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7 Reasons Why The NFL Preseason Matters

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LANDOVER, MD - AUGUST 18: A football sits on the grass during a preseason game between the Washington Redskins and Cleveland Browns at FedExField on August 18, 2014 in Landover, Maryland.

Photo Credit: Rob Carr/Getty Images

All coverage about the NFL preseason includes one giant caveat: the games don’t count. Teams win or lose, but the results have no effect on the regular season, let alone the playoffs. This is true; the games don’t count in the standings. Teams can win more games in the preseason than they do in the regular season. But the games matter very much for other reasons, and here’s why.

1. Shaking Off the Rust

Football is a tough sport. Even high-paid professional athletes need time to rest and heal, which is what the offseason is for. Time off, however, slips the body out of playing shape. It’s no longer ready to make a block or take a hit. Quarterbacks and receivers need to find their timing again. Running backs and linemen need to re-familiarize themselves with each other’s tendencies. Everyone needs to work on technique and specific situations that happen during the course of a game. Training camp is for figuring that stuff out. Preseason games show you where you stand.

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2. Recovering from Injuries

Many players end the season on injured reserve, with something more serious than the usual bumps and bruises. For them, the offseason becomes all about rehab. Come August, they may be healthy (ish), but they’re also behind, having missed the offseason program their teammates went through. Redskins quarterback Robert Griffin III is a good example. His rookie preseason put him in position to excel as a rookie. And he did, leading the team to the playoffs and making the playoffs. A serious knee injury required offseason surgery and extensive recovery time leading up to and through the preseason. Missing all that time and practice, he wasn’t the same player in his second season.

LANDOVER, MD - AUGUST 18: Quarterback Johnny Manziel #2 of the Cleveland Browns drops back to pass during a preseason game against the Washington Redskins at FedExField on August 18, 2014 in Landover, Maryland.

Johnny Manziel (Photo Credit: Rob Carr/Getty Images)

3. Getting Rookies up to Speed

Pro football is a much harder game than college football. The players are bigger, faster, stronger… heck, they’re even better trash-talkers. The most talented of rising rookies still need time to adjust to the pro game. Just look at Johnny Manziel’s less than stellar performance in his last outing (7 of 16 for 65 yards with 1 TD and 1 middle finger against a lackluster Redskins defense). There’s a reason many rookies don’t start on day one, or even season one. Turns out the Johnny Football Show has been put on hold too.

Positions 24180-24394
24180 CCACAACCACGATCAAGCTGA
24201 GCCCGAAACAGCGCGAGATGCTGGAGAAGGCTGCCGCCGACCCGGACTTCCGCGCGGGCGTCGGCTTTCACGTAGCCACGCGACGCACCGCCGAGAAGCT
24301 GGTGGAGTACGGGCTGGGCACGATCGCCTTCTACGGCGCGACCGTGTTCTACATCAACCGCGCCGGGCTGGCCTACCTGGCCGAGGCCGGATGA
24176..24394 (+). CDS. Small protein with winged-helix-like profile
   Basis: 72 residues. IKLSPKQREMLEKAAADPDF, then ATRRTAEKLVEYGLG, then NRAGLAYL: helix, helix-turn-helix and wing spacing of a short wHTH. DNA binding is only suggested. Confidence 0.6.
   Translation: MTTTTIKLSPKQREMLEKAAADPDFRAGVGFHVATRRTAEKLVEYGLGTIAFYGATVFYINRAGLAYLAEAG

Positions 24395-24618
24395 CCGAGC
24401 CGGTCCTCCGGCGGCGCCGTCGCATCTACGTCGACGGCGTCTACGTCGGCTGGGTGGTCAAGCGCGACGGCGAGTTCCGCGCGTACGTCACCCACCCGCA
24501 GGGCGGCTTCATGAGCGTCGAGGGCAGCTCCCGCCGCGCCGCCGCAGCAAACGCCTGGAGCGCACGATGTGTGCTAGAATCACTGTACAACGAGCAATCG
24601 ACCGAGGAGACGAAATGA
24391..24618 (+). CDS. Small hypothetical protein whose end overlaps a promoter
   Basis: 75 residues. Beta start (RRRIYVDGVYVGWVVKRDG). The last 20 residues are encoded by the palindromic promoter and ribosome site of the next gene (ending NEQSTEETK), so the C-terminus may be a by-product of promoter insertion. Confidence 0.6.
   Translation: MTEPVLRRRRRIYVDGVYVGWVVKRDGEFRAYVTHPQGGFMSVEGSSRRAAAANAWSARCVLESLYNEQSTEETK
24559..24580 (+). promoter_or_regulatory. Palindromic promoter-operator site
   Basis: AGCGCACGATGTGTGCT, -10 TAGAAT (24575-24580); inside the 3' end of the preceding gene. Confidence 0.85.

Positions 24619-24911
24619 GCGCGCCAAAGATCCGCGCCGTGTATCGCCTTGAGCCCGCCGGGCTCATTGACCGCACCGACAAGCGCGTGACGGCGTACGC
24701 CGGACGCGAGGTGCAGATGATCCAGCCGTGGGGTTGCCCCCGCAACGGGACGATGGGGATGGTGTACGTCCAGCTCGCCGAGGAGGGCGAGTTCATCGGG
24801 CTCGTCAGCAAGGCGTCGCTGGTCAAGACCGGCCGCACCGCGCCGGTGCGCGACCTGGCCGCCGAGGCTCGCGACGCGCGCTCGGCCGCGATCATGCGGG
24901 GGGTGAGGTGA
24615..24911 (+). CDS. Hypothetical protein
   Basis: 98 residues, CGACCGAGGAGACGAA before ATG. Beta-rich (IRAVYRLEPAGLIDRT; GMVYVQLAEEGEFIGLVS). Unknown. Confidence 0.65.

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4. Auditioning Players for Jobs

We know Calvin Johnson, Tom Brady and Adrian Peterson will make their respective rosters and, barring injury, be out there come opening day. They’re among the best in the game. Many more players are fighting for starting positions and roster spots. Preseason games are where these battles play out. It’s one thing to show your worth on the practice field, and quite another to show it on the playing field.

PITTSBURGH, PA - AUGUST 16:  Head Coach Mike Tomlin of the Pittsburgh Steelers looks on during warmups prior to the game against the Buffalo Bills at Heinz Field on August 16, 2014 in Pittsburgh, Pennsylvania.

Mike Tomlin (Photo Credit: Justin K. Aller/Getty Images)

5. Coaches Seeing What They Have

Coaches need to see their players in a game environment. And preseason is the closest they can get to the real thing. Who’s gained a step, and who’s lost a step? A practice at three-quarters speed won’t necessarily reveal this. But a game at full speed will. Whether filling out the roster, or adjusting the playbook to the talent available, preseason games are critical preparation for the season ahead.

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6. New Coaches Installing a Playbook

New head coaches often have to start from scratch. That means installing a playbook, or at least big chunks of one — no small feat. The plays may be similar, but run from different formations with different player assignments. Offenses (and defenses) can have a lot of variables. New coaches work through a lot of this in the offseason. But only when preseason rolls around do they see their team in actual game situations.

7. Building Fan Excitement

Fans have to ramp up for the season just as players do. Preseason provides that opportunity. It also allows fans who could otherwise only watch on TV to see a game in person. As a former wide-eyed kid who went to his first NFL game during the preseason, I still remember the excitement. Regular season NFL tickets are hard to come by in many cities, never mind expensive. Preseason exposes more people to football, helping to strengthen the fanbase.

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Norm Elrod likes sports and other sanctioned forms of craziness.

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